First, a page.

- Hardcover: 500 pages
- Publisher: Aurum Press Ltd; 1st Edition edition (25 Nov. 2002)
- Language: English
- ISBN-10: 1854108964
- ISBN-13: 978-1854108968
- Product Dimensions: 23.8 x 15.4 x 4.4 cm
- Average Customer Review: 4.7 out of 5 stars See all reviews (3 customer reviews)
- Amazon Bestsellers Rank: 973,061 in Books (See Top 100 in Books)
Bodyline Autopsy: The Full Story of the Most Sensational Test Cricket Series - England v Australia 1932- 3 Hardcover – 25 Nov 2002
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Frith's account is packed with fascinating detail and anecdote. His description of the Test matches could hardly be more gripping. -- Leo McKinstry, Sunday Telegraph, 24 November 2002
No-one can touch Frith when it comes to meticulous gathering of red-hot cricketing material... Frith has done a wonderful job with this bitter tale. -- Simon Barnes, The Times 23 November 2002
About the Author
David Frith is one of cricket's most distinguished authors. A former editor of The Cricketer, he founded Wisden Cricket Monthly in 1979 and ran it for 17 years. His other books include a pictorial history of Ashes Tests (the first 1,000-picture cricket book); The Trailblazers, a reconstruction of the first ever English tour of Australia; Silence of the Heart, his acclaimed study of cricket suicides; The Fast Men, a study of fast bowlers, and biographies of such disparate cricketers as John Edrich and Jeff Thomson. He lives in Guildford, Surrey.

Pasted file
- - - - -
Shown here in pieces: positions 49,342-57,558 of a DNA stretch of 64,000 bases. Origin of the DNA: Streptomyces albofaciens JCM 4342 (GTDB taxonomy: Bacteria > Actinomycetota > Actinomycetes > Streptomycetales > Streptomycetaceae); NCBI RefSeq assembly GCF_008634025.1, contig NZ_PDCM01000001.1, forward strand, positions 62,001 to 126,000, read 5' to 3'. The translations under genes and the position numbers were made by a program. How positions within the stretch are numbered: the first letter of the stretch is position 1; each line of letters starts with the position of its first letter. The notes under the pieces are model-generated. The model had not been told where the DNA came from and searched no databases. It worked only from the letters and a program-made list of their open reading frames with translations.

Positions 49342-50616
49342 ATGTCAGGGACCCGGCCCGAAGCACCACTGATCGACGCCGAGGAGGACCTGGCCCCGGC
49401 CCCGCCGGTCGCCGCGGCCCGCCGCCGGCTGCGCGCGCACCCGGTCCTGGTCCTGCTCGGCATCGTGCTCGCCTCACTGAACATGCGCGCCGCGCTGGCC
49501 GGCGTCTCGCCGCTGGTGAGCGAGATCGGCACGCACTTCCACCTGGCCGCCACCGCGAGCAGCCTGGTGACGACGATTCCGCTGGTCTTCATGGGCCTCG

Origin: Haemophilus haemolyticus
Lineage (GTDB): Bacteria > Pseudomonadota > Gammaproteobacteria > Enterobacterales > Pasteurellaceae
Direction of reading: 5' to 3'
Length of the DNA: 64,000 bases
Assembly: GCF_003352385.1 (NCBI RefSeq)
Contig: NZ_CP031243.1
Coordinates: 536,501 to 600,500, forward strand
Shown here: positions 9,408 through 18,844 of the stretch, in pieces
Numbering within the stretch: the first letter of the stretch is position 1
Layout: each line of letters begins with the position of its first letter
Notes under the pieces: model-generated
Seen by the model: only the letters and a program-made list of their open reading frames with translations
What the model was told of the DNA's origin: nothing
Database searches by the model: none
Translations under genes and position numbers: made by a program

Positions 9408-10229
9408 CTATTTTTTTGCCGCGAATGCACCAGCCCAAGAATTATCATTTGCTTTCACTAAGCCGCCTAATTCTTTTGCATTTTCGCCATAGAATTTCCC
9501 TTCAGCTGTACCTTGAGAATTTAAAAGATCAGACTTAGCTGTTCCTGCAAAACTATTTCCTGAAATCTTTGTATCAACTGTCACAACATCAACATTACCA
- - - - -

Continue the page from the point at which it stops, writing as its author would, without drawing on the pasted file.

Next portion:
Top Customer Reviews
The final result is a masterpiece. The research is exemplary from players and writings not just directly around the 1932-33 series but the issues raised of intimidatory bowling in the times before 'bodyline' right up to the present day, placing the series properly into context within cricket history.
He maintains a balanced and analytical approach throughout as the title suggests which makes the reading and the flow of the book one of those which is hard to put down.
In short its the best cricket book i have read in over 30 years.
If you are serious about cricket its a 'must have'. Buy it.
My only slight criticism is that the author can come across as a bit of a name-dropper, but given the depth of research he has undertaken, and the people he has interviewed over the years, he can easily be forgiven a little showing off!
The biggest acheivement of the book is to put the upheavals of these games into their political contexts in a clear and interesting way. He also manages to be balanced and largely sympathetic in analysing the thoughts and actions of the main protagonists - no easy task on an issue that still polarises to this day.
I would happily recommend it